This story in today’s Seattle Times details the Mariners’ $7.3-million operating loss for 2011 — just the second time they’ve lost money since Safeco Field opened. That’s obviously quite a blow for the Mariners, and indicative of dropping attendance (they reached a new low of 1.89 million, their first time under 2 million) as well as a capital expenditure of $9 million for ballpark improvements.
The Mariners said that another reason they lost money was their decision to go over the team’s budgeted payroll last season. According to the annual Associated Press figures, their Opening Day payroll last year was $86.4 million (16th highest in MLB), down from $91.1 million in 2010. At the end of the 2011 season, final payroll figures were released which had the Mariners at $98,067,684 (14th in MLB). The Opening Day payroll numbers included the salaries and pro-rated shares of signing bonuses for the 25-man roster and players on the disabled list. The end-of-season numbers were for the entire 40-man roster and included salaries and pro-rated shares of signing bonuses, earned incentive bonuses, non-cash compensation, buyouts of unexercised options and cash transactions (which in their case included money still owed Carlos Silva and Yuniesky Betancourt).
It appears that the Mariners payroll is going to go down in 2012. That’s shouldn’t be a big shock in light of the fact that they didn’t make a single high-profile free-agent signing, nor acquire any big money players in a trade. Their highest-paid acquisition will be Japanese pitcher Hisashi Iwakuma, who will make a reported base salary of $1.5 million with a chance to make another $3.4 million in incentives. More than half the team will make $1 million or less — fantastic money in the real world, but peanuts in the realm of MLB. More than half their payroll is tied up in three players: Ichiro, Felix Hernandez and Chone Figgins.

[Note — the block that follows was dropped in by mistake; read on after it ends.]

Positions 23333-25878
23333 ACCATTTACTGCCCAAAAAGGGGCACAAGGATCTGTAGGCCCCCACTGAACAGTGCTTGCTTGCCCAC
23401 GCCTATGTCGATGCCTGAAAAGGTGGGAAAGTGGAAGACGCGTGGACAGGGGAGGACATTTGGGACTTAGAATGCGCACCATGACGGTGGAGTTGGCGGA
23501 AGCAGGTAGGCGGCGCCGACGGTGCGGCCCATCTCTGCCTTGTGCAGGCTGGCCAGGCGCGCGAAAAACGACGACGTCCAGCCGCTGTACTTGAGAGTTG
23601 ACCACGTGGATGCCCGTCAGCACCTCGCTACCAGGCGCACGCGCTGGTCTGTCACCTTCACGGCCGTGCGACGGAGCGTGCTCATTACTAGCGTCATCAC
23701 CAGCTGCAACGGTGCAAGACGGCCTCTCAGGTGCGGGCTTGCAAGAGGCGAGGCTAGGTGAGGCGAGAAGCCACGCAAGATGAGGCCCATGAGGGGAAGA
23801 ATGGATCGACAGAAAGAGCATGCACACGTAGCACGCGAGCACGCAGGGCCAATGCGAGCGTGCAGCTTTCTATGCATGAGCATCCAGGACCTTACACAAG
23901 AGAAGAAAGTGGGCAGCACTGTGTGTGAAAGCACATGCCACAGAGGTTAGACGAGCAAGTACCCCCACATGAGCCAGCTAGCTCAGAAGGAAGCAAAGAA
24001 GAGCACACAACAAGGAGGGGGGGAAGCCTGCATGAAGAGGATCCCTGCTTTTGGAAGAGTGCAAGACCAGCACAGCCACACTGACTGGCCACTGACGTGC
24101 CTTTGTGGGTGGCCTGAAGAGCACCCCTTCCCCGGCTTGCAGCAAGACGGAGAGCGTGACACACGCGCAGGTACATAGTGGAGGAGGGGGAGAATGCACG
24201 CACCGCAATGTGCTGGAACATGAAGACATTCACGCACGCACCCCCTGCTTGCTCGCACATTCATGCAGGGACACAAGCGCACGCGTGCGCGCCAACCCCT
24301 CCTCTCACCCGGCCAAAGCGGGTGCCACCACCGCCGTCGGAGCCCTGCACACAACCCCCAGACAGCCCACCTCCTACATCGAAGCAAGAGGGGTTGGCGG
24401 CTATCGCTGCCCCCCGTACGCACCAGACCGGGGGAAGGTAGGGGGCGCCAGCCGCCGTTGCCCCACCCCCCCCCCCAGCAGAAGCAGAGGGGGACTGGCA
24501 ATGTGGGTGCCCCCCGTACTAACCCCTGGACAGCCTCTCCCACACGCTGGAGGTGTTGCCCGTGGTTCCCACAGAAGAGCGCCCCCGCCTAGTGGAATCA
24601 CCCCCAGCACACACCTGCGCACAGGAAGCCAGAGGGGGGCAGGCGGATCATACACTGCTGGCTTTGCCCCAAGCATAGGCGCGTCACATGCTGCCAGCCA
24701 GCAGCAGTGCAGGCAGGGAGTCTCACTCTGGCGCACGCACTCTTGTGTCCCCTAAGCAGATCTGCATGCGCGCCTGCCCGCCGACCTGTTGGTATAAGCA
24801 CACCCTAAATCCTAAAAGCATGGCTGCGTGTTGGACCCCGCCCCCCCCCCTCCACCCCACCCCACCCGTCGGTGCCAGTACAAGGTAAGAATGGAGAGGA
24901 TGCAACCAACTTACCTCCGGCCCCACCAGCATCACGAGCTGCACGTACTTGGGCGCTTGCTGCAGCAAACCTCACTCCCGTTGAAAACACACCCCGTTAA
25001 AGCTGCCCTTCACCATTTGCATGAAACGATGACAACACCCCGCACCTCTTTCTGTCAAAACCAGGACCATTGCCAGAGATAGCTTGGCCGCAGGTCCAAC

Putting together a best-guess 25-man roster and DL to start the season, I came up with an Opening Day payroll of $81.81 million (including pro-rated signing bonuses). That includes Franklin Gutierrez ($5.5 million) on the disabled list. Keep in mind that the minimum salary this year has risen to $480,000. For players not yet eligible for arbitration — thus under team control — I put down most of them for $500,000. A few could be getting slightly more, but it wouldn’t be much. Many of the salaries came from the Cot’s Baseball Contracts website, others from published reports. I’m not claiming it’s 100 percent accurate, but it should be in the ballpark. And in virtually every case, if a player I have listed doesn’t make the team, his replacement would by very close in salary.
Keep in mind these numbers don’t include incentives, which could be wind up being hefty. But Opening Day calculations never include incentives, so it’s apples to apples when you’re looking at past figures. Here’s what I have:
1B: Justin Smoak $600,000
2B: Dustin Ackley $2.1 million
SS: Brendan Ryan $1.75 million
3B: Chone Figgins $9.5 million
OF: Mike Carp $500,000
OF: Michael Saunders $500,000
OF: Ichiro $18.0 million
C: Miguel Olivo $3.75 million
DH Jesus Montero $500,000
Bench: Munenori Kawasaki $700,000
Bench: Casper Wells $500,000
Bench: John Jaso $600,000
Bench: Kyle Seager $500,000
SP: Felix Hernandez $19.7 million
SP: Jason Vargas $4.85 million
SP: Hisashi Iwakuma $1.5 million
SP: Kevin Millwood $1.0 million
SP: Hector Noesi/Blake Beavan $500,000
RP: Brandon League $5 million
RP: George Sherrill $1.1 million
RP: Shawn Kelley $600,000
RP: Hong-Chih Kuo $500,000
RP: Tom Willhelmsen $500,000
RP: Shawn Camp $750,000
RP: Charlie Furbush $500,000
DL: Franklin Gutierrez $5.81 million
That would mark a decline of about $4 million from the last two year’s Opening Day figures, and a much more precipitous drop from previous years (as recorded by USA Today) — more than $30 million below their Opening Day peak of $117 million in 2008:
2010: $86,510,000 (14th in MLB)
2009: $98,904,166 (10th)
2008: $117,666,482 (9th)
2007: $106,466,833 (7th)
2006: $87,959,833 (13th)
When a team loses money, and projects for its attendance to decline even more this season, it’s not surprising that payroll is going down. Of course, some would argue that this is the precise time when a team should spend more to get itself out of its rut, trying to acquire talent that would allow them to win more games, thus increasing both attendance and revenue. That’s where the Prince Fielder debate came into play this winter. But the Mariners didn’t go that route, and they will have to live with the results, either good or bad.
The danger for any team in the Mariners’ situation is they can get caught in a never-ending cycle of poor attendance, low revenue, low payroll and losing teams. Just ask the Pirates and Royals. The Mariners, of course, are counting on their farm system and burgeoning young talent to help them break out of that cycle. But Eric Wedge found out first-hand in Cleveland that even if the rebuild is successful, there can be a lag in getting disenchanted fans back on the bandwagon.
Mariners fans are not a happy group these days, beaten down by six last-place finishes in eight years. I think many are intrigued and excited by the young kids on the rise. They will be waiting to see if and when management hastens that process by spending to acquire established players.